Interesting thread topic.
I've played golf for 27 years, including playing competetively at the junior, high school, and college level. I really, really love golf. I enjoy playing and I enjoy playing well when I do.
I came to this forum because I love golf and love talking about golf, but I don't get too much involved in the "how to swing" threads. I've never posted a "my swing" thread. I've got some ideas about how to play golf well, and I've learned a lot here, but I just don't get all that involved in that aspect of it.
I haven't taken a lesson since I was in college. I hated competetive college golf, and I quit playing for two years after I quit my golf team. I play as often as I can, but I don't "work on my game" in the traditional sense. I might get a tip here, work through it a bit in front of my mirror, and hot 40 or 50 balls on the range before a round--but other than that I'm "working through" things on the course. I pretty much just play golf.
Maybe. I'm fairly certain that if I "worked" on my game, to include taking some lessons and ingraining the changes, I'd get better. I could be a pretty solid scratch +/- 1 on just about any course--maybe better. But that's what I hated about college golf: hours on the range, struggling to get better, etc. Golf is fun for me. Range work is not. If I knew that I could get some good tips in 3 lessons and work on it for a month and shave 2 shots, then yes--I would do it. The cost wouldn't be much of an issue if I knew that I would get the results. But that's not how it works, and I've got neither the time, patience, or inclination for an open-ended obligation to "work" on my game.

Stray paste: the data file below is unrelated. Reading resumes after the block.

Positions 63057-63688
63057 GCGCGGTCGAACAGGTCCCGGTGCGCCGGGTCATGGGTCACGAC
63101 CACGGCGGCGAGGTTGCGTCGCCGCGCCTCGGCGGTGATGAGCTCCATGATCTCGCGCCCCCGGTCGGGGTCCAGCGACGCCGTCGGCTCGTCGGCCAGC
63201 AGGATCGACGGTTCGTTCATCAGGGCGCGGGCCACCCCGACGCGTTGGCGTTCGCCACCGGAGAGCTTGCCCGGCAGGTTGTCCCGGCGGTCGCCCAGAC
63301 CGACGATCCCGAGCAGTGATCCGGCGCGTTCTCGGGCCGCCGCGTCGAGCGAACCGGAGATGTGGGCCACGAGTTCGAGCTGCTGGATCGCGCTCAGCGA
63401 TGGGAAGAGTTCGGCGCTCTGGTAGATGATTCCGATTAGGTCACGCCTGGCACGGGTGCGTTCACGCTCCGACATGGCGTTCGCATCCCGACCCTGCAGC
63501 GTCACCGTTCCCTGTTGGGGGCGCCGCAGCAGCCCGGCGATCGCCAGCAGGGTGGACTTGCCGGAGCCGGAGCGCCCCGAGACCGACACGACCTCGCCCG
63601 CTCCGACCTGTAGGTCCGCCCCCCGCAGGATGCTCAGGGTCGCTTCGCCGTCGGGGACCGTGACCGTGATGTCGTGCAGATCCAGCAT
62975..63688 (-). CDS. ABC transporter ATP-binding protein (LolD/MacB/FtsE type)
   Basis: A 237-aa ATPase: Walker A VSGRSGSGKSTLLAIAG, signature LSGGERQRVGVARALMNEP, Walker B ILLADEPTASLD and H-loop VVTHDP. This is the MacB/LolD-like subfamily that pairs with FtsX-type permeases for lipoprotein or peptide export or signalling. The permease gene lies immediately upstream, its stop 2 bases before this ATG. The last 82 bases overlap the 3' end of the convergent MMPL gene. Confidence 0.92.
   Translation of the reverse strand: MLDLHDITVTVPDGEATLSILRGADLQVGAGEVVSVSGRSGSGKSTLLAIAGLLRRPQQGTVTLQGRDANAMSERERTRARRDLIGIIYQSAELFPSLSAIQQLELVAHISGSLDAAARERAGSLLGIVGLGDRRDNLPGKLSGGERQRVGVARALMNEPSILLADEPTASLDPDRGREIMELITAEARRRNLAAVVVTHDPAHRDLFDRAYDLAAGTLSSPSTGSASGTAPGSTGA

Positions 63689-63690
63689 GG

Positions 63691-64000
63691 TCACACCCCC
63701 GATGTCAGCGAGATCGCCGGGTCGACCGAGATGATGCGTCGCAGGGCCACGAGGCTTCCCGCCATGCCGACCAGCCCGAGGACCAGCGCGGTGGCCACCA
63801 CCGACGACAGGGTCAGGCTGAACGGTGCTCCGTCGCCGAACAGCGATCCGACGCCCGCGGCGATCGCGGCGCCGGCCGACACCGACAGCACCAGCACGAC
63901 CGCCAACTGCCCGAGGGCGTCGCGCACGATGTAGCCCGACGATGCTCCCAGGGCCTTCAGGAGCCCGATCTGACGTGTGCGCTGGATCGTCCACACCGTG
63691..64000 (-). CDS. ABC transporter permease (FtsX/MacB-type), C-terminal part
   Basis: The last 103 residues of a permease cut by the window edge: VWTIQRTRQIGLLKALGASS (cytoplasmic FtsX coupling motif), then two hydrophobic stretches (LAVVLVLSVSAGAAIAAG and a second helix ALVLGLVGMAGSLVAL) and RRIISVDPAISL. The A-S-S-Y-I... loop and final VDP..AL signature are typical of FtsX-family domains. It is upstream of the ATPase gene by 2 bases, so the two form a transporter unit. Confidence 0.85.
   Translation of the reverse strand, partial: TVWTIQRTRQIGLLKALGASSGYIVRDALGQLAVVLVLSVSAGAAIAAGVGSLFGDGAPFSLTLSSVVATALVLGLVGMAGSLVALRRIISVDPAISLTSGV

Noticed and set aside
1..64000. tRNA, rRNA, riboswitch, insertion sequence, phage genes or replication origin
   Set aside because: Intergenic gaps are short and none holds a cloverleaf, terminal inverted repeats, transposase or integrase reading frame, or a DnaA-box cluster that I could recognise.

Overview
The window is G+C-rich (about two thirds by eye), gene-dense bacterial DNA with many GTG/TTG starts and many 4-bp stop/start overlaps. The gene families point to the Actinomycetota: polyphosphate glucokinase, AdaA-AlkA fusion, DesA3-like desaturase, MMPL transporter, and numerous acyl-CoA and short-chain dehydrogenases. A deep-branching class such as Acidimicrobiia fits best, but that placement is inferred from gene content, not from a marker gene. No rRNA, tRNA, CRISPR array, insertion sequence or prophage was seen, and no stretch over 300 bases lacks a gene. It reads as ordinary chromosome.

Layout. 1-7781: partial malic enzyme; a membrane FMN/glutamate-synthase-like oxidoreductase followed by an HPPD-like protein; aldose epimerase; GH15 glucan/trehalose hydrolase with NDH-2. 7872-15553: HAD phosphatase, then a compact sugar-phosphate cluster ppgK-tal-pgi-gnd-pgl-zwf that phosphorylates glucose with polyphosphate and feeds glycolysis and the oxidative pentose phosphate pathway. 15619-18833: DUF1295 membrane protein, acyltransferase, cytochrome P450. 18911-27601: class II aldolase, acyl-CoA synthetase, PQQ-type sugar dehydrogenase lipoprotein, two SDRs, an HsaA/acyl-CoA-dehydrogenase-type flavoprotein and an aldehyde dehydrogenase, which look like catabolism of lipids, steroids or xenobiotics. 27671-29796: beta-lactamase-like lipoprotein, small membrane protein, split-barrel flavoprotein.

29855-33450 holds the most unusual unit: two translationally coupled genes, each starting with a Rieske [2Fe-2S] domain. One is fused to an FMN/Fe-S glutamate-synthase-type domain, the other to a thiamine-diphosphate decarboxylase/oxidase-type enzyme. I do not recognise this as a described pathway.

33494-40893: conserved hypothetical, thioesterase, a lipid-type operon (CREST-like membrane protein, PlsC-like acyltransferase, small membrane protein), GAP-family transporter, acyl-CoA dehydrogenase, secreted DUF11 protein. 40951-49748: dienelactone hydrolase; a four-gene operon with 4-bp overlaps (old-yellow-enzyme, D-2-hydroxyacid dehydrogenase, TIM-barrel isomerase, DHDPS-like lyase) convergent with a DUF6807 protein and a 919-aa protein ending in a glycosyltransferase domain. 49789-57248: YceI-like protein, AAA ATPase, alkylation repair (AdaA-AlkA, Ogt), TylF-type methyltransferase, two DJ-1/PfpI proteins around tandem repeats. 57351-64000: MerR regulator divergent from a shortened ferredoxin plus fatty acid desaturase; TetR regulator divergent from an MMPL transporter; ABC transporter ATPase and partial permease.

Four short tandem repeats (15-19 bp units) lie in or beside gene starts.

I can actually isolate 1 aspect of my game that could easily benefit from 3 lessons and a month of practice: 60-120 yard wedge shots. I guess if I had a decent practice facility near me, and time to dedicate to it, I would do that.